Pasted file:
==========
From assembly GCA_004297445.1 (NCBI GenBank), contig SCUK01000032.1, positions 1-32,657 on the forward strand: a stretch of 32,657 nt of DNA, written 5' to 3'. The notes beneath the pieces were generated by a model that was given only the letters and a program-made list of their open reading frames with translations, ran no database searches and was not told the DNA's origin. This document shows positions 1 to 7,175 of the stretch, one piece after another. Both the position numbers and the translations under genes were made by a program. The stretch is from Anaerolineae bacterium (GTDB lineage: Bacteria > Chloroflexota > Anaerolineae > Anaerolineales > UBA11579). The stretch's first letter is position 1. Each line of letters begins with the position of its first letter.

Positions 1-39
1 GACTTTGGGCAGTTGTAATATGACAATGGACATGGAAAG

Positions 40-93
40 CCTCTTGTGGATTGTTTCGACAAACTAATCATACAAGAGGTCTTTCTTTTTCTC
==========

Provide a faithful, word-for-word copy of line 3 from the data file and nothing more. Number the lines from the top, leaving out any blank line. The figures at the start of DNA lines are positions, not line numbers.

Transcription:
1 GACTTTGGGCAGTTGTAATATGACAATGGACATGGAAAG